What you need to know about the new spate of slates
Tablet PCs bridge the gap between what PCs and Mobile phones do. Unlike earlier, arguably premature efforts to transform tablet computing into a mass-market reality, today's models are here to stay. The new wave of slates is rolling in fast and furious, here's just what you need to know about the new generation of tablets.
Tablet PCs: Great expectations
For all the chaos and confusion that the first round of slates is sure to create, the new devices promise some pretty fantastic opportunities as well. Coupling the mobility and connectivity of a smartphone with elements of a laptop - in particular, larger screens, more-powerful processors, and room for more and better cameras, ports, and accessories - tablets invite mobile users to discover lots of new things to do with them.
Just as the iPhone and its ilk caused an explosion of rich, location-aware social media interaction that few industry prophets predicted, the arrival of a category of even more-powerful, more-versatile machines will undoubtedly spur another furious cycle of innovation in web-connected activity. After all, most of these new tablets come equipped with a camera for snapshot photography and video, as well as a front-facing camera for videoconferencing on a heretofore unimagined scale.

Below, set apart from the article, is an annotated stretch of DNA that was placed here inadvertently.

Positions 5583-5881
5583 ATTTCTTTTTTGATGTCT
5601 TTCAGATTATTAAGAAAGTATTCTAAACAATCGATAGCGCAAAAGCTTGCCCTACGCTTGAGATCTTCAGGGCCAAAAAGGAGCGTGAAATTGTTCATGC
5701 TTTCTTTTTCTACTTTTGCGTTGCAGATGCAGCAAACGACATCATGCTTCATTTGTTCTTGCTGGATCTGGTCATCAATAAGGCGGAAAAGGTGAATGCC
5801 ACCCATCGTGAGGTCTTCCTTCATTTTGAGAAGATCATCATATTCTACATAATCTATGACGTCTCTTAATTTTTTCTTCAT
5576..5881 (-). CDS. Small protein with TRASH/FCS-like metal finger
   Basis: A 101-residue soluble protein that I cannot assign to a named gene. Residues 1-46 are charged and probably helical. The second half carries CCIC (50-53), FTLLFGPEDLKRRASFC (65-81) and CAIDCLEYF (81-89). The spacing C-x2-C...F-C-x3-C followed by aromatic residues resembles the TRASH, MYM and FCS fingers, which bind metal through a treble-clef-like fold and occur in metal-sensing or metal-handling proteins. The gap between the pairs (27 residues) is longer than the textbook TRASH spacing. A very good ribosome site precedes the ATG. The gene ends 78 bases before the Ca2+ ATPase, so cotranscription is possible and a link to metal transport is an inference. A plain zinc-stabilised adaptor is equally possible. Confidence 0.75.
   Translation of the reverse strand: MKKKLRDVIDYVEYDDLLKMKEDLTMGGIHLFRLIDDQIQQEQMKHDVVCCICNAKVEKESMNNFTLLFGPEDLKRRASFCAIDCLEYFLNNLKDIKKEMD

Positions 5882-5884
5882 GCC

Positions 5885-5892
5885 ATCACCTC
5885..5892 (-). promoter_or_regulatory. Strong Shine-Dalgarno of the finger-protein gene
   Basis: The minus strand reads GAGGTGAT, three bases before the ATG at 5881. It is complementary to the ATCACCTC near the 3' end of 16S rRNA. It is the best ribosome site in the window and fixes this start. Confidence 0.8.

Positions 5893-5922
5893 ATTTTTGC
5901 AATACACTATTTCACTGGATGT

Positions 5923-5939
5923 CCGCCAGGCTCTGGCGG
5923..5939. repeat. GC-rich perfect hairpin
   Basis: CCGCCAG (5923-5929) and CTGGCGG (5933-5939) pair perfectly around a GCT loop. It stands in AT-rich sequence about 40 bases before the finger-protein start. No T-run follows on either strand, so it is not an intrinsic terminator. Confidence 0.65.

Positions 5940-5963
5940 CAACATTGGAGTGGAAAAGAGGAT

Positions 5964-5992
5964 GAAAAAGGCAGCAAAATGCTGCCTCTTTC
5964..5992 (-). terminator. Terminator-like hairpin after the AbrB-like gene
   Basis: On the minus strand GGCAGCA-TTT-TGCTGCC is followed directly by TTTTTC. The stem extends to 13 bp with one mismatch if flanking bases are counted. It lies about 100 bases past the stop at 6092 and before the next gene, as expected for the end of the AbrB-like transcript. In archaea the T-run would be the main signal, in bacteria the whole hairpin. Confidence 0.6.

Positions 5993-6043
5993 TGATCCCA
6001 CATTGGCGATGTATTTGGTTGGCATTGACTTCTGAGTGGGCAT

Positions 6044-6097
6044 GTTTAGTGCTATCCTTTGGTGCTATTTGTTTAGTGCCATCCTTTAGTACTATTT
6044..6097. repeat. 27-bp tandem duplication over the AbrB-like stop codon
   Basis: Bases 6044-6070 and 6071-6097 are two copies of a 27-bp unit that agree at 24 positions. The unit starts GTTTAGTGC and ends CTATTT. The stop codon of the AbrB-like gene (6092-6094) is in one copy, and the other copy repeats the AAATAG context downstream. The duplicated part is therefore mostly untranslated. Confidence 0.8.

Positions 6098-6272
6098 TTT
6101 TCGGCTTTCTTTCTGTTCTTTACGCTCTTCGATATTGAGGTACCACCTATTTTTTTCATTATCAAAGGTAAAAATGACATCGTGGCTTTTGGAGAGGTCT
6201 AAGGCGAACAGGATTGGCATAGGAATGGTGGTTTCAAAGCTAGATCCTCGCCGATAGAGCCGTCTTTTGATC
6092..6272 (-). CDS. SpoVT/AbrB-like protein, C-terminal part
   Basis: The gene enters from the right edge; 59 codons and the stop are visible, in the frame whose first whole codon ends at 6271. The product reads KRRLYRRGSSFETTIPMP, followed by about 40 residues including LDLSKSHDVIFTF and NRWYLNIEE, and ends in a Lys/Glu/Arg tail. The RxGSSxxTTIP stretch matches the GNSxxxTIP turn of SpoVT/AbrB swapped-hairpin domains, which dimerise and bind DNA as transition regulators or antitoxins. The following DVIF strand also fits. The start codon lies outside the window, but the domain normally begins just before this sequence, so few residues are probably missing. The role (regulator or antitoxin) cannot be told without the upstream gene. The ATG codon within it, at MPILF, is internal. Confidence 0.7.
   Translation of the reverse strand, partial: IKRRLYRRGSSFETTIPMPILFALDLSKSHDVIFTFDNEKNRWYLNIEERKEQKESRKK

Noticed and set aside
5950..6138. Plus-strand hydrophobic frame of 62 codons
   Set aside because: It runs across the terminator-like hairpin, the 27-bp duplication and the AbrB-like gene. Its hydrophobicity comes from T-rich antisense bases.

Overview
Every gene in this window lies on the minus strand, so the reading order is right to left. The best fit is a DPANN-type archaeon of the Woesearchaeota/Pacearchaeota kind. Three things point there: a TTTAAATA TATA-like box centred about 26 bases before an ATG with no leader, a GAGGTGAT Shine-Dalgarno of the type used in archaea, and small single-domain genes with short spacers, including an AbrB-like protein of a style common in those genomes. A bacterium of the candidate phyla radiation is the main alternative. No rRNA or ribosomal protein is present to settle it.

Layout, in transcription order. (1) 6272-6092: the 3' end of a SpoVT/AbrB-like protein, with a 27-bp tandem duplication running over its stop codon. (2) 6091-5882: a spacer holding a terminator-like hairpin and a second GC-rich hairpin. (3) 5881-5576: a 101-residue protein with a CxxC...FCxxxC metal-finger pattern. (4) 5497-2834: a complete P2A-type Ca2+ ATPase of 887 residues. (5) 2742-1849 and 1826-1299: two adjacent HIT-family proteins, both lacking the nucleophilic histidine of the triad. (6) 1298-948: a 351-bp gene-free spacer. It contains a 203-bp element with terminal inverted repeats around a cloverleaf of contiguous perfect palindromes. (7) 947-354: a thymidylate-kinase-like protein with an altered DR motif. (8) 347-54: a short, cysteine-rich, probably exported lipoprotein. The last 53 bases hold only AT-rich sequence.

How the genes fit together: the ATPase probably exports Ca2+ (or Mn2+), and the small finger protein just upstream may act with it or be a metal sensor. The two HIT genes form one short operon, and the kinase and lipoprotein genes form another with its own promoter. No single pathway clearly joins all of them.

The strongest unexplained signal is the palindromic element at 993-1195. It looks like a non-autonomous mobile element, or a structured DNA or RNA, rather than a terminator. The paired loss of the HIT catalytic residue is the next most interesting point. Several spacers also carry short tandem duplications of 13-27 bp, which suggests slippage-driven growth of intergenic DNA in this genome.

Aside from better cameras, the larger format of the tablet makes room for improved GPS components with more-powerful antennas, which should support new capabilities for location-based services such as Facebook Places, Foursquare, and Layar. In time, the coupling of massive, socially driven photo and video services will let users visit a destination, pull out a tablet to capture their own photos and videos, and then share that content dynamically. Mobile gaming, meanwhile, will receive a powerful shot in the arm from tablets. Both Apple's App Store and Google's Android Market already teem with high-definition 3D games such as EA's Madden 11 and Firemint's Real Racing. Multiplayer casual games like Air Hockey and Scrabble are drawing people together over tablets, and it's only a matter of time before massively multiplayer titles like World of Warcraft find a home on slates as well. The room for advancement in mobile-app development is practically inconceivable at this early stage.
Perhaps the new wave of tablets will finally bring the dream of always-connected devices to fruition. Many of these tablets offer both Wi-Fi and 3G connectivity and are available on subsidised data contracts from mobile networks. It remains to be seen whether consumers will flock to these Wi-Fi and 3G models, or whether they'll balk at the idea of shouldering yet another service contract and instead opt for the unsubsidised, pay-as-you-go 3G approach.
NEXT PAGE: A few more hurdles